“Observe constantly that all things take place by change, and accustom thyself to consider that the nature of the Universe loves nothing so much as to change the things which are, and to make new things like them.”
– Marcus Aurelius
So, if you didn’t change a thing and stayed on your current path, where would you end up? What would you have accomplished in life? What dreams would you fulfill, or which dreams would wither and die, never reaching fruition?
At this stage in the process, you want to brainstorm everything you know about your current situation and consider what’s working and what isn’t. What do you think you’re doing well? What needs to change?
This can be a bit stressful and overwhelming, so consider breaking things down into the different areas of life, such as:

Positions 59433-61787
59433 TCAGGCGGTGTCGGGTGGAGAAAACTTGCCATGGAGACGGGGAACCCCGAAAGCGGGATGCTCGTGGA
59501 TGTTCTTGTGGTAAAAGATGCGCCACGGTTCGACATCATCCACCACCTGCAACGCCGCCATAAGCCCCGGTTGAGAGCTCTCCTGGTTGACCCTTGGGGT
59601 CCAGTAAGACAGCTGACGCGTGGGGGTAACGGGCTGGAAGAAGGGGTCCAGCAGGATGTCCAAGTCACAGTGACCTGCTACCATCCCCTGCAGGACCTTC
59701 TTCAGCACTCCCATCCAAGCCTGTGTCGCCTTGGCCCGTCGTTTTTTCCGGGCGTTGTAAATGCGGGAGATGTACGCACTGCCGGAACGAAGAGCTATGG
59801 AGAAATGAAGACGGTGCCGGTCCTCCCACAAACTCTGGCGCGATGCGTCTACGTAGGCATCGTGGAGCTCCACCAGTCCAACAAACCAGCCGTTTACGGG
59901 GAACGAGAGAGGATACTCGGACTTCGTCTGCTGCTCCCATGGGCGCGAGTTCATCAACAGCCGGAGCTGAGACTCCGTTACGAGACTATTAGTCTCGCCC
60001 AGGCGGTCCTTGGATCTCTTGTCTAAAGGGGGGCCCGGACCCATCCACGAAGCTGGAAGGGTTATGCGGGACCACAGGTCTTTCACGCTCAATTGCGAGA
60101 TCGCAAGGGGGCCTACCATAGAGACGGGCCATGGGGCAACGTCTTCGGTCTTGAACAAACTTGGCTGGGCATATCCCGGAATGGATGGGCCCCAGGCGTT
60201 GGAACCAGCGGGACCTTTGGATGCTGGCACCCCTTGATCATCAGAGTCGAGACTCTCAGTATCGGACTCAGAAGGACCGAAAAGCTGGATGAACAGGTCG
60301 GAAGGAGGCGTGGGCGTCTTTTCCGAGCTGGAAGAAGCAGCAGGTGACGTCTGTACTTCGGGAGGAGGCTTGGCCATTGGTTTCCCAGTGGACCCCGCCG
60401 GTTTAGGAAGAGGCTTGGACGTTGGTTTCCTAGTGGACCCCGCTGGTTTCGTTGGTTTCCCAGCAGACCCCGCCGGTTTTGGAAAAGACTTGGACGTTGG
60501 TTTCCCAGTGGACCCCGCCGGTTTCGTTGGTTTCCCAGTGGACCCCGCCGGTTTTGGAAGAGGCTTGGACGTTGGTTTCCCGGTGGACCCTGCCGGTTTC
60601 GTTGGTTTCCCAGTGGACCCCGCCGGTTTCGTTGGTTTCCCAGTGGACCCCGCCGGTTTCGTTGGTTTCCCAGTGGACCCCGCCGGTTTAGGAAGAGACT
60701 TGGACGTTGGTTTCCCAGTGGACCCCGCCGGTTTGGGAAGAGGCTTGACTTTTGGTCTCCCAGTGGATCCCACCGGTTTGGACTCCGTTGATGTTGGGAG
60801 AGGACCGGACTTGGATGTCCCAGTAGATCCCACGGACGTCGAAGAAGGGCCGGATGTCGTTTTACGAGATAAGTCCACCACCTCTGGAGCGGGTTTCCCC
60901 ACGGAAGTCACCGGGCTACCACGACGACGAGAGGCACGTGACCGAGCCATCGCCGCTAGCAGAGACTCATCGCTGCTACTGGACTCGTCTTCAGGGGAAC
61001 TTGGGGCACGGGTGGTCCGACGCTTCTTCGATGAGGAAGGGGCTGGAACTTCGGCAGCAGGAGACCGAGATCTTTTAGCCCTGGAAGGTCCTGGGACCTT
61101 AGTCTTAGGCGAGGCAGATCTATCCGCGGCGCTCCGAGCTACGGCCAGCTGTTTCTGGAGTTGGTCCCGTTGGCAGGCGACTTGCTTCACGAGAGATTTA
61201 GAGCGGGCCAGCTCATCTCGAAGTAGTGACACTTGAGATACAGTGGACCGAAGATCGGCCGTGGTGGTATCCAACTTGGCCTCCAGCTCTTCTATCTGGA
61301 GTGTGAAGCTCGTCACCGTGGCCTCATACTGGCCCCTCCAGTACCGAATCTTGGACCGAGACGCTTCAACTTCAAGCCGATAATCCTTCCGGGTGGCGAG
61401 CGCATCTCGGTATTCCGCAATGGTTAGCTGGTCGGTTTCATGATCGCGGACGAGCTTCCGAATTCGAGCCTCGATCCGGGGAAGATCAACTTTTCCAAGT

If you don’t like the picture you’ve started painting here, don’t worry! You’re taking charge of what is in your control in life. Don’t get caught up being distraught by the mirror you’re holding up; instead, try and find the invigorating energy that accompanies making big, wonderful changes.
Seneca the Younger says that Stoics should keep portraits, rings, or other things that bear the likeness of great men. He even suggested that we should celebrate the birthdays of the men we admire!
In one of his letters, he lists his favorite philosophical role models. These were:
Epictetus cites his influences a few times in his works, most commonly naming Socrates, Zeno of Citium, and Diogenes the Cynic. Marcus Aurelius names Socrates, Heraclitus, Pythagoras, Chrysippus, and Epictetus as philosophers that had particularly earned his admiration.
Don't fret, and you don’t need to fill your list with ancient philosophers to try and impress anyone. Try not to think too hard about this one– just try and consider who the people are that you really look up to. These can be people that you know personally, people that you know through books and media, or historical figures.